van der Plas F, Ratcliffe S, Ruiz-Benito P, Scherer-Lorenzen M, Verheyen K, Wirth C, Zavala MA, Ampoorter E, Baeten L, Barbaro L, Bastias C, Bauhus J, Benavides R, Benneter A, Bonal D, Bouriaud O, Bruelheide H8,, Bussotti F, Carnol M, Castagneyrol B, Charbonnier Y, Cornelissen JHC, Dahlgren J, Checko E, Coppi A, Dawud SM, Deconchat M, De Smedt P, De Wandeler H, Domisch T, Finér L, Fotelli M, Gessler A, Granier A, Grossiord C, Guyot V, Haase J, Hättenschwiler S, Jactel H, Jaroszewicz B, Joly FX, Jucker T, Kambach S, Kaendler G, Kattge J, Koricheva J, Kunstler G, Lehtonen A, Liebergesell M, Manning P, Milligan H, Müller S, Muys B, Nguyen D, Nock C, Ohse B, Paquette A, Peñuelas J, Pollastrini M, Radoglou K, Raulund-Rasmussen K, Roger F, Seidl R, Selvi F, Stenlid J, Valladares F, van Keer J, Vesterdal L, Fischer M, Gamfeldt L, Allan E., Ecology Letters, (2017)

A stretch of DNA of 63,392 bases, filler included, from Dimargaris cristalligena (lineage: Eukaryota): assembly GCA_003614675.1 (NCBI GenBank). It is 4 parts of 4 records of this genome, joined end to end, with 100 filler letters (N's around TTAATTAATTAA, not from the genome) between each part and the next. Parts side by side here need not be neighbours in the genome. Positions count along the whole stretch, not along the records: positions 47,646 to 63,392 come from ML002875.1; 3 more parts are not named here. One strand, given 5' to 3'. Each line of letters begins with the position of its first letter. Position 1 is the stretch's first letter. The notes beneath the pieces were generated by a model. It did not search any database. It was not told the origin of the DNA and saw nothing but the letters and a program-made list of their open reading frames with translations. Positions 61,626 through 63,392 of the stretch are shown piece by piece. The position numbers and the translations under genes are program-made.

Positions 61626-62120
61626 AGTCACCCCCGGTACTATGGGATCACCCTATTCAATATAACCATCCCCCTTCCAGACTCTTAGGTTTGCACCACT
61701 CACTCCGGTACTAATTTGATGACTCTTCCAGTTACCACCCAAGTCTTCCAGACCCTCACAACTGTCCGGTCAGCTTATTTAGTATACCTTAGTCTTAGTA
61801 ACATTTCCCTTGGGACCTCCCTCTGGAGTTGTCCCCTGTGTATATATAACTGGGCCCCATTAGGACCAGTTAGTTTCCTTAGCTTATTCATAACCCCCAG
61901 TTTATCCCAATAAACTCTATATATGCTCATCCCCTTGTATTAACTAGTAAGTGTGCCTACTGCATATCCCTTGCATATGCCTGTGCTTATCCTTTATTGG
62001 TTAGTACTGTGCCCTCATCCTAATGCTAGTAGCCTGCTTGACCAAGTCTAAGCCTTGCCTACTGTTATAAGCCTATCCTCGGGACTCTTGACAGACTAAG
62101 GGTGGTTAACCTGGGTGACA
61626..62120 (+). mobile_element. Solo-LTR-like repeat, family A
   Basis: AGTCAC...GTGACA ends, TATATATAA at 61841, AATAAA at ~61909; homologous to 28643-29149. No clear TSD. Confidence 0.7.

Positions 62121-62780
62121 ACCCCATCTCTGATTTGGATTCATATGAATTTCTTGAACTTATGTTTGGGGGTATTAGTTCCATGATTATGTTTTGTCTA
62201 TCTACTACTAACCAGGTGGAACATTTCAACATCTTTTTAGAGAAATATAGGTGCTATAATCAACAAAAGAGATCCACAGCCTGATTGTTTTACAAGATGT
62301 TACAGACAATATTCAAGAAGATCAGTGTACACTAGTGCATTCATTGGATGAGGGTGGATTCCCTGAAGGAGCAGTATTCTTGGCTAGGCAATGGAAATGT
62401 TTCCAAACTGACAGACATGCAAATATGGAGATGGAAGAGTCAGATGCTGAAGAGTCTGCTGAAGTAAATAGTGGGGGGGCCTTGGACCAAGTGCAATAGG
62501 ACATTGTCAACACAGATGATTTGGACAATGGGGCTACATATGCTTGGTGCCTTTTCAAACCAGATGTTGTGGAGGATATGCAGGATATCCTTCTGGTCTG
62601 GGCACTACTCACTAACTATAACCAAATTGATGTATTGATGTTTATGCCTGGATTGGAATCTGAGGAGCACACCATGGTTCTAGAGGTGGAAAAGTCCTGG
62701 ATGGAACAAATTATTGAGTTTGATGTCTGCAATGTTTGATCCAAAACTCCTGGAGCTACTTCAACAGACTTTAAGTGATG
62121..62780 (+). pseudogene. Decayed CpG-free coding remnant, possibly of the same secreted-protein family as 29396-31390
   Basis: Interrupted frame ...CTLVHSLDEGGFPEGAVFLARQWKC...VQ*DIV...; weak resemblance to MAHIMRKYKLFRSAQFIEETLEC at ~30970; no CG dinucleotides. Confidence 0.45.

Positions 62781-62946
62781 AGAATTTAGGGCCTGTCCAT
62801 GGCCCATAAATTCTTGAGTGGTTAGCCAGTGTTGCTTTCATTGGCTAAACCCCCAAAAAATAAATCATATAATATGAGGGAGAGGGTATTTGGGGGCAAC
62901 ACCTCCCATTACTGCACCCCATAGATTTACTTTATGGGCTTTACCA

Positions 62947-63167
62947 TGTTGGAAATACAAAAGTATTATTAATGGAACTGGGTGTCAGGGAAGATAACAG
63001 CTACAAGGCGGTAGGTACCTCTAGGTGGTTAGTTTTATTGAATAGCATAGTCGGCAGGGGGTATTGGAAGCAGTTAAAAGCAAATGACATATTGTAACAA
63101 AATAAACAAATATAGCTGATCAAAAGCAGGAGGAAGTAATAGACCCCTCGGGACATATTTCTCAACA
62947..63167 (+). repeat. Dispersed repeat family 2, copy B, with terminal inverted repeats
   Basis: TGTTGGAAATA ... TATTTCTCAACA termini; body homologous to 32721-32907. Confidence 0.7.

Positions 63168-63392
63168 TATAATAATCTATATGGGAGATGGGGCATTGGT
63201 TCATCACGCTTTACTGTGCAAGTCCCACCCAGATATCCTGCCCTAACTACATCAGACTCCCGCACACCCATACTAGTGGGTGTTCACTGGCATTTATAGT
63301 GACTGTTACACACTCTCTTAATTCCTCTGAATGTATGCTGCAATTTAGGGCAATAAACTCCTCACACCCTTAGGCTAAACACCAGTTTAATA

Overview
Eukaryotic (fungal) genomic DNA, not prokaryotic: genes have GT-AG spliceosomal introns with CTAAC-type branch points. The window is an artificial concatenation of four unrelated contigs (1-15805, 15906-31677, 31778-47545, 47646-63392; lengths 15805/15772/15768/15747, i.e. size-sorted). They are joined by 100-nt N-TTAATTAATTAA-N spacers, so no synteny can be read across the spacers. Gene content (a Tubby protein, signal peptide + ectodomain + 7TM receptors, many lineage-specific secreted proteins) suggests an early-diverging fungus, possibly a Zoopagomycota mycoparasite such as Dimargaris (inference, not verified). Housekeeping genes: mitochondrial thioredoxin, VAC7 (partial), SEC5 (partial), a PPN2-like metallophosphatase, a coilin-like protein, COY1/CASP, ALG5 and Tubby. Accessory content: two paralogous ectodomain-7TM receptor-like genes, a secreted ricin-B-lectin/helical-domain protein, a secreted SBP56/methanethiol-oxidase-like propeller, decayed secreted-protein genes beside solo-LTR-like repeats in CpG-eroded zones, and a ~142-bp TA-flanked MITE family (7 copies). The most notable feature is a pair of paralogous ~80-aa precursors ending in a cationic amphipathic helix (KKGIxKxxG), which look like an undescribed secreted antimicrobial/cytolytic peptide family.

Humans require multiple services from ecosystems, but it is largely unknown whether trade-offs between ecosystem functions prevent the realisation of high ecosystem multifunctionality across spatial scales. Here, we combined a comprehensive dataset (28 ecosystem functions measured on 209 forest plots) with a forest inventory dataset (105,316 plots) to extrapolate and map relationships between various ecosystem multifunctionality measures across Europe. These multifunctionality measures reflected different management objectives, related to timber production, climate regulation and biodiversity conservation/recreation. We found that trade-offs among them were rare across Europe, at both local and continental scales. This suggests a high potential for ‘winwin’ forest management strategies, where overall multifunctionality is maximised. However, across sites, multifunctionality was on average 45.8-49.8% below maximum levels and not necessarily highest in protected areas. Therefore, using one of the most comprehensive assessments so far, our study suggests a high but largely unrealised potential for management to promote multifunctional forests.